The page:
This is The Gatekeepers, in which Eater roams the city meeting the fine ladies and gentlemen that stand between you and some of your favorite impossible-to-get tables.
Ben Fileccia is the dapper gent that runs the floor at one of Esquire mag's favorite new restaurants, Sbraga. Fileccia joined the Sbraga team a little while ago after spending years in the Vetri organization at Osteria and Amis. Prior to that he spent almost a decade at Philly institution Rose Tattoo Cafe. With the recent deluge of attention being thrown at Sbraga, Fileccia has a lot on his plate, but makes it all work. Eater chatted up Fileccia about working with a TV chef, scoring a table on tough nights, and what gives him a sense of pride.
How long have you been working in the industry?
Man, I think it's been 15 years now. That's a long time. I started my life in food working on the beach down in Florida as a server for half a year, and then became a bartender. After a little while doing that I ended up here in the Philly area. I spent 10 years at the Rose Tattoo Cafe on Callowhill. I really learned a bunch about how to handle guests and make them happy. Then I went to work for Marc Vetri at Osteria, and then was tapped to be the opening GM of Amis, which was the biggest challenge of my life. After leaving Amis, I worked at Han Dynasty for a short time, and then Kevin (Sbraga) showed up. Here I am.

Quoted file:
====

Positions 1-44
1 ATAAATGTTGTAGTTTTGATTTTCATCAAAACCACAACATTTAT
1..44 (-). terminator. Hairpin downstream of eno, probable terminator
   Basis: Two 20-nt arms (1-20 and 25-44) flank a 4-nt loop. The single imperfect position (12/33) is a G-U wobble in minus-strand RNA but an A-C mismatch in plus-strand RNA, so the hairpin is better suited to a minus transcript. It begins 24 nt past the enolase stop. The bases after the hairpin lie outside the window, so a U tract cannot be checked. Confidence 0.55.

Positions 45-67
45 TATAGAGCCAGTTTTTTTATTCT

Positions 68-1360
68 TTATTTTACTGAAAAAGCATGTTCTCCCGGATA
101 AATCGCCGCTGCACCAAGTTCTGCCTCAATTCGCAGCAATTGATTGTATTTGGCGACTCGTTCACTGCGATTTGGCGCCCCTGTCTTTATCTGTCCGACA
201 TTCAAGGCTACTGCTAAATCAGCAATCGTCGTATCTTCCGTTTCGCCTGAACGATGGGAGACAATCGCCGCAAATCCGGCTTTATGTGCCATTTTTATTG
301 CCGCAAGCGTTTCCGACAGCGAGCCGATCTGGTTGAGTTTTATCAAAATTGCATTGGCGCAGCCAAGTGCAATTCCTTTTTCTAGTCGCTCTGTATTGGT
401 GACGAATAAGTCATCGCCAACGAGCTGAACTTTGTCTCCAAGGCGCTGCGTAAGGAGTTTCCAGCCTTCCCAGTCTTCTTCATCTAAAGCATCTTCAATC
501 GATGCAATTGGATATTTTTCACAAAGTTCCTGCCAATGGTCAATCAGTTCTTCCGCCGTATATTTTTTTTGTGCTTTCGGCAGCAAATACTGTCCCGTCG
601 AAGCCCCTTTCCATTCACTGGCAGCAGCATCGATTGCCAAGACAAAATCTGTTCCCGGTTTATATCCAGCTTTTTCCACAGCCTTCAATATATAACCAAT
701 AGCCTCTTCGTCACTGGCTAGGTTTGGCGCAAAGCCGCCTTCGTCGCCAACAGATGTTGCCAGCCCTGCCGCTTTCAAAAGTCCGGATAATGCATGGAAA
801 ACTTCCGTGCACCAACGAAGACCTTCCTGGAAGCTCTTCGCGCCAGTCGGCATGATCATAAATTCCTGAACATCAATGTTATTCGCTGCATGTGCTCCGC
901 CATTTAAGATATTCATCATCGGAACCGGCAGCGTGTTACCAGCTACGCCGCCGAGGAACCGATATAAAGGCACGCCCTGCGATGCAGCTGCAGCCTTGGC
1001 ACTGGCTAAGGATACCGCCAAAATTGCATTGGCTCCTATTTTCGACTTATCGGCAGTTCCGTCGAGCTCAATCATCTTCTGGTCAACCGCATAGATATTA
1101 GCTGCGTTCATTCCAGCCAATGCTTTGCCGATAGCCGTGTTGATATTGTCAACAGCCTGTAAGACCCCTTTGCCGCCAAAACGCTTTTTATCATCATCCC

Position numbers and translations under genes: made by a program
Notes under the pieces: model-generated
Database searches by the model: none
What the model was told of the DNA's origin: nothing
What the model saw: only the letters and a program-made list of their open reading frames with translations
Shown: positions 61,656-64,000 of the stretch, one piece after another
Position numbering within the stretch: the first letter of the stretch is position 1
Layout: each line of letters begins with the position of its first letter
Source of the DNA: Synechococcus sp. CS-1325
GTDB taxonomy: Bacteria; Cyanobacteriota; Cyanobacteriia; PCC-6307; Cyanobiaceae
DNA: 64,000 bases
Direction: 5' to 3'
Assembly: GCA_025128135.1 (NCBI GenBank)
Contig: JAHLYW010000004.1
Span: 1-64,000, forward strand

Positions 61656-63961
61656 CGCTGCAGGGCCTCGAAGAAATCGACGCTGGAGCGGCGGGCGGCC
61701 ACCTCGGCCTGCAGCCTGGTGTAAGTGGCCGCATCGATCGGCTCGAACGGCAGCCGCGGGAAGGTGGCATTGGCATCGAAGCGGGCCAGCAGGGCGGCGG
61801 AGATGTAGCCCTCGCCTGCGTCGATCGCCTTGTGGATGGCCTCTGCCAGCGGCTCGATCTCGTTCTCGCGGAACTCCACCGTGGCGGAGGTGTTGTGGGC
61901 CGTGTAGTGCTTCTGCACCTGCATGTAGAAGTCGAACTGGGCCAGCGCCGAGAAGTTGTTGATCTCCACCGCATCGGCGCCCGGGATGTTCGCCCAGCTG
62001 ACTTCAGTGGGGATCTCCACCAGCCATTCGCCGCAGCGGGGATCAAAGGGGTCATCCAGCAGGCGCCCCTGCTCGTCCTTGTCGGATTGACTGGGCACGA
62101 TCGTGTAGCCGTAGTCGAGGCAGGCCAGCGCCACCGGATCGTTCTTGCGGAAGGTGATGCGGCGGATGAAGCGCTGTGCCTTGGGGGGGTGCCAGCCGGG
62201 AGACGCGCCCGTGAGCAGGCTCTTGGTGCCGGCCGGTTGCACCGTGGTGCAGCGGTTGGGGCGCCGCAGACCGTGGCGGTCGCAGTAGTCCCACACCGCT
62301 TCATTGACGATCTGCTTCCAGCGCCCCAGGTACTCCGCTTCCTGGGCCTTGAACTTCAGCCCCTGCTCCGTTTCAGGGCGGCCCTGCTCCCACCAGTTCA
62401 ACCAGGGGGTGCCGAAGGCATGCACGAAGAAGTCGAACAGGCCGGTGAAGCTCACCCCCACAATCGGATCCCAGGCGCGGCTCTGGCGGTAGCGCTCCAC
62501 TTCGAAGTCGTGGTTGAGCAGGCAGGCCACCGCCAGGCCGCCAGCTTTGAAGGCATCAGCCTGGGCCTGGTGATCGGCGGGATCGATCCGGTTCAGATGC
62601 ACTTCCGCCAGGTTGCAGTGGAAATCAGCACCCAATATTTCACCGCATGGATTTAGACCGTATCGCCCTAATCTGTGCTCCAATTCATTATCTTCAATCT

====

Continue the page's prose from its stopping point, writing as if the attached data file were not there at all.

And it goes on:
It's Saturday night at 8:00 P.M. What's the wait for a table? Probably around a half hour. Not too bad. Remember that in addition to our regular seats, we have seats at the chef's counter and at the bar which are always first come first served. We'll get you in there in short order.
Any tips for people trying to score a reservation on short notice? Just call. Honestly, if you walk through the door, we're going to seat you. It's funny, in some cases hosts are afraid to seat people, because they think it'll mess up the flow and put stress on the team. But, my feeling is just get people seated. We will take it from there and make the diner happy.
Do you have regulars at Sbraga? We do. Even though we're the new kid on the block, there are people we see once a week. Lots of people that live above us in the Symphony House, and I've got some regulars that know me from working with Vetri. Kevin still has regulars who have been eating with him since his time at The Ritz, and our bartenders have their people, as well.
You know, even though we've been open just about a year, there are still people who haven't heard of us or know we're open. Hopefully that changes soon (laughs).
Who are VIPs at Sbraga? Well, our regulars, and chefs and industry people. It's very important for us to make our colleagues happy. Impressing people that do this for a living is a good feeling.
What's the weirdest request you've ever gotten from a guest? I think you guys wrote about it. We got a reservation request for someone who was vegetarian that ate fish. Usually our weird requests are all food or diet related.